Testing Windows Vista Pre-RC1 on Virtual PC

I noticed a post on Paul Thurrott’s Internet Nexus blog this afternoon about Microsoft making Vista build 5536 publicly available. I’m not sure why they did it, but I was happy to learn that I’d be able to test a more recent and less buggy version of Vista, so I downloaded it right away. Using the now free version of Virtual PC 2004, as well as a handy little tool from Microsoft called Virtual CD-ROM control panel, I had the ISO image for this build mounted on my PC as a virtual DVD drive, and had the entire installation done in about an hour. I’m quite impressed, much more so than I was with Beta 2 (which took about 2-3 hours to install), and am looking forward to trying it out over the next few days.

Here’s VirtualPC running Vista on my Dual-Monitor XP machine:

Here’s the new blue theme, the sidebar, and Windows Photo Gallery:


5 thoughts on “Testing Windows Vista Pre-RC1 on Virtual PC

  1. Larry says:

    My experience with Vista on the Virtual PC was less than satisfactory. On my system I was able to devote 1 GB of ram to the virtual computer environment, however, Vista still ran slow as molasses in winter. Part of the problem was that the virtual environment only is set up with an 8-mb video adapter, so many of the “eye-candy” features were not available. In addition, to being slow, I found it hard to navigate around Vista and customize it to my liking. Vista is definitely not going to be an O/S that is “advanced” user friendly, customizing the operating environment and performing routine tasks will become tedious. It seems that MicroSoft broke the things that worked and added a lot of unnecessary things that are going to be hard to use.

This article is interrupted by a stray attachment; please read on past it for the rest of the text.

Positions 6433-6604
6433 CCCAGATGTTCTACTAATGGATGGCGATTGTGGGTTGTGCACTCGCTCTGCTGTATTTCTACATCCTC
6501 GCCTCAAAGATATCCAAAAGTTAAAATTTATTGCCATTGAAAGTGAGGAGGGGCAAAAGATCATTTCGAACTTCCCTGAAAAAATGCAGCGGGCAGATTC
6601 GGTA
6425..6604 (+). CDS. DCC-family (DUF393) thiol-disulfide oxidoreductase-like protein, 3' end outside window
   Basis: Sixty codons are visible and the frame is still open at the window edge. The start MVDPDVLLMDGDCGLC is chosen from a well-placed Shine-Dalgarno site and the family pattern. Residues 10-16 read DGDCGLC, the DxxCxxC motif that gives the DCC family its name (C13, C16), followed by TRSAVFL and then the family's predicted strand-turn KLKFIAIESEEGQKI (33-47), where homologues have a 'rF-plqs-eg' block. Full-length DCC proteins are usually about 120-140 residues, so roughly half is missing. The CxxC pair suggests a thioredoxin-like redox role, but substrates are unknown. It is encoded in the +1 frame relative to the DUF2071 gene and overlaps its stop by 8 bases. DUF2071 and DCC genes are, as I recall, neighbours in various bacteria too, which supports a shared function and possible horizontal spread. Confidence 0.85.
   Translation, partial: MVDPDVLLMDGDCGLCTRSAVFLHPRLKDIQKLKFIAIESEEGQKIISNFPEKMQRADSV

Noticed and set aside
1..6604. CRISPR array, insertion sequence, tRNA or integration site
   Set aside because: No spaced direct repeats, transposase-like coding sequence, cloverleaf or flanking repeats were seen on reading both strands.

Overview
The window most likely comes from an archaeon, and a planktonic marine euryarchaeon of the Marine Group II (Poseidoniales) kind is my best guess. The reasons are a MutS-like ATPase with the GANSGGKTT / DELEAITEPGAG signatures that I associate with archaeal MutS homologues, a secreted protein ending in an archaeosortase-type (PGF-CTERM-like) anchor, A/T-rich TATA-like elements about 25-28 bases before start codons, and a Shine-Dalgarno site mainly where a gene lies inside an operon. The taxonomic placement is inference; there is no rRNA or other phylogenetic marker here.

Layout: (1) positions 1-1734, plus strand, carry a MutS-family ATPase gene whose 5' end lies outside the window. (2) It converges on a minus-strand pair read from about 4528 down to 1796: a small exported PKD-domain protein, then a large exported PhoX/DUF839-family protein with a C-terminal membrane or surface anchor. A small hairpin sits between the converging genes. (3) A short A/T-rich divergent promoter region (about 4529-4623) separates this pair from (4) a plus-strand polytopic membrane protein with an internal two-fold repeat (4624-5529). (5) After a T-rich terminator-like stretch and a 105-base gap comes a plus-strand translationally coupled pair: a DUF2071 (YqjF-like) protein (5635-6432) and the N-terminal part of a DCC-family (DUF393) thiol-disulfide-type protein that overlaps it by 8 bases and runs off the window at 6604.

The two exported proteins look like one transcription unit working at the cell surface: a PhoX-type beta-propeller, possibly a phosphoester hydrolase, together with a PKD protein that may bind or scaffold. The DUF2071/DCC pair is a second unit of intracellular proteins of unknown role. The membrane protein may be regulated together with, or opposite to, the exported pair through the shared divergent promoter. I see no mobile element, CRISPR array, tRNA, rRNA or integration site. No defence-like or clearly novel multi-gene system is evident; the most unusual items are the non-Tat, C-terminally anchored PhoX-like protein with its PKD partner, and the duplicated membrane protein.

2. Yes, just about every OS that I’ve run in VirtualPC has been uncomfortably slow – it was useful enough to be able to get into Vista and see what’s new, how things work and so forth, but it’s quite different from running it in a non-virtual environment.

    I’ve had Vista running on a few different machines now and haven’t really noticed any difficulty in customizing or doing routine tasks, although there are some things that have really improved in my opinion. My biggest complaint so far is that some of the programs refuse to even start unless you have a certain type of video card, which you can’t really do anything about in VirtualPC. Windows Movie Maker and Windows DVD Maker are the ones I’ve missed the most because of this problem.

    Overall, I’ve been pretty happy with Vista and plan to upgrade once its released.

  3. Vista will run very slowly in VPC unless you add the extensions to VPC. Also give the virtual machine for Vista at least a gig of RAM. My Vista SP1 setup in VPC went from molasses speed to quite usable (and had sound output which it didn’t have prior) running on XP in a 3GHz VAIO with 1.5G physical RAM, by doing just those two things. You add extensions from the VPC menus. You add memory to a particular VPC from the VPC control window before you launch the particular VPC.

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